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Biking the Emmental Valley

Biking the Emmental Valley

Photo courtesy of Bern Tourism

What Switzerland might lack in big-city glamour it more than makes up for with showstopping natural landscapes. Its alpine peaks are well known as the setting for snowy adventures. But during warmer months, the country’s valleys offer their own kind of charm. Biking through the lush Emmental Valley in the canton of Bern, best known as the home of Emmentaler cheese (called Swiss in the U.S.), gave me the opportunity to immerse myself in rolling fields and plenty of tranquil beauty.

The morning of my bike trip dawned heavy with mist. As someone who rarely rides, I was slightly worried about overcoming the valley’s up-and-down terrain while being pelted by cold, wet rain. The Swiss joke that it never rains here—they’re only filling up their many lakes. Thankfully, the watering session didn’t last very long. Eventually the clouds parted to let a bit of sun peek out, illuminating truly Instagram-worthy panoramas of green fields dotted with towering fir trees, the Bernese Alps looming large in the background. As we rode, we occasionally passed sprawling farms and stopped to take selfies alongside bell-wearing cows and adorable, fuzzy sheep.

It was my first time on an electric bike, and I soon fell in love with how it allowed me to pedal only casually, even uphill, the machine’s power propelling me forward. The route wasn’t difficult, but the Emmental’s topography isn’t flat, and while the first hill or two were almost forgettable, I was glad to be on a set of wheels that gave an extra push once we reached hills 11 and 12. I had rented the bike—a Flyer—through the Käseroute (cheese route) app, which also laid out the almost 22-mile itinerary.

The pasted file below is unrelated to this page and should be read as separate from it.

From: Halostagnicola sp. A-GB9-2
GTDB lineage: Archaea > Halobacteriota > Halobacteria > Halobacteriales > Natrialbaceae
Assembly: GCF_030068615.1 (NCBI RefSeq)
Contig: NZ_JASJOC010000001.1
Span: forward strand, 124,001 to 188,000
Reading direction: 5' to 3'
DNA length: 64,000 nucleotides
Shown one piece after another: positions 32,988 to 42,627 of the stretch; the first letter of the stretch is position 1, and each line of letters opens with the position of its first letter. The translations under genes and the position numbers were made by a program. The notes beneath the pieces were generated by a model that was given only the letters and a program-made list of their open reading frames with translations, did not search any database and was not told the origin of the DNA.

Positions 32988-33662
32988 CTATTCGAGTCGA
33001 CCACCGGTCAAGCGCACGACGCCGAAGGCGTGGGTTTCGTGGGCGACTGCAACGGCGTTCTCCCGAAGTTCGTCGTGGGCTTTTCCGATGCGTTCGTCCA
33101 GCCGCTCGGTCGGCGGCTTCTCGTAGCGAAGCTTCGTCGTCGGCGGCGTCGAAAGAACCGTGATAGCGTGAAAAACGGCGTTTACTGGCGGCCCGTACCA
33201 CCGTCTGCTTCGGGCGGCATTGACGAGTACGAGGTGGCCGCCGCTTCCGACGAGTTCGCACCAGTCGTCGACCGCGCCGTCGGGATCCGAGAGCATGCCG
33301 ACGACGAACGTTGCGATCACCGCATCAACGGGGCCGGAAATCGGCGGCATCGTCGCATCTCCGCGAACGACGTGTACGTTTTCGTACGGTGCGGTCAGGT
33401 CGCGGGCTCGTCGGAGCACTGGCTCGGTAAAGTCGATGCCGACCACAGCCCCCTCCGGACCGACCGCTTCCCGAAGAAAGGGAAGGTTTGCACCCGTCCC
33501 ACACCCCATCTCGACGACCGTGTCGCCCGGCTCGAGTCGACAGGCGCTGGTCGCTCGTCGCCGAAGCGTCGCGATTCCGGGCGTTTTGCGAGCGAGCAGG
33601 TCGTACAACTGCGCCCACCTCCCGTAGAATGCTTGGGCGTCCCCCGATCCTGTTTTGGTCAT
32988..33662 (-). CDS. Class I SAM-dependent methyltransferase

We stopped for lunch at Hof Schaufelbühl, a family-owned farm with storybook architecture, where we reenergized with fresh salads, finely sliced charcuterie and nutty, buttery cheese. The break also included a visit to the farm’s hayloft, a barnlike space with beds made of straw. Hof Schaufelbühl, taking advantage of the boom in agritourism, often welcomes travelers who want to experience a different type of accommodation. After relaxing a bit longer with coffee and tea, we set out for our final destination, the town of Burgdorf.

The second half of the day was a mix of carefree riding and slightly more complicated stretches when we cycled down rocky, winding paths with a hill on one side and what looked like an abyss on the other. Then pristine green farmlands gave way to lively villages where school kids played a noisy game of soccer (or Fußball in German) and shaded woodlands amplified the rush of the Emme River, which once was used to transport Emmentaler cheese down to the rest of Switzerland.

As we cycled away from the idyll of the valley, I took a moment to relish the experience—both physically and mentally invigorating—and then pulled from my pocket a cube of Swiss cheese that I had smuggled from lunch and popped it in my mouth, just to extend the sensation a little bit longer.

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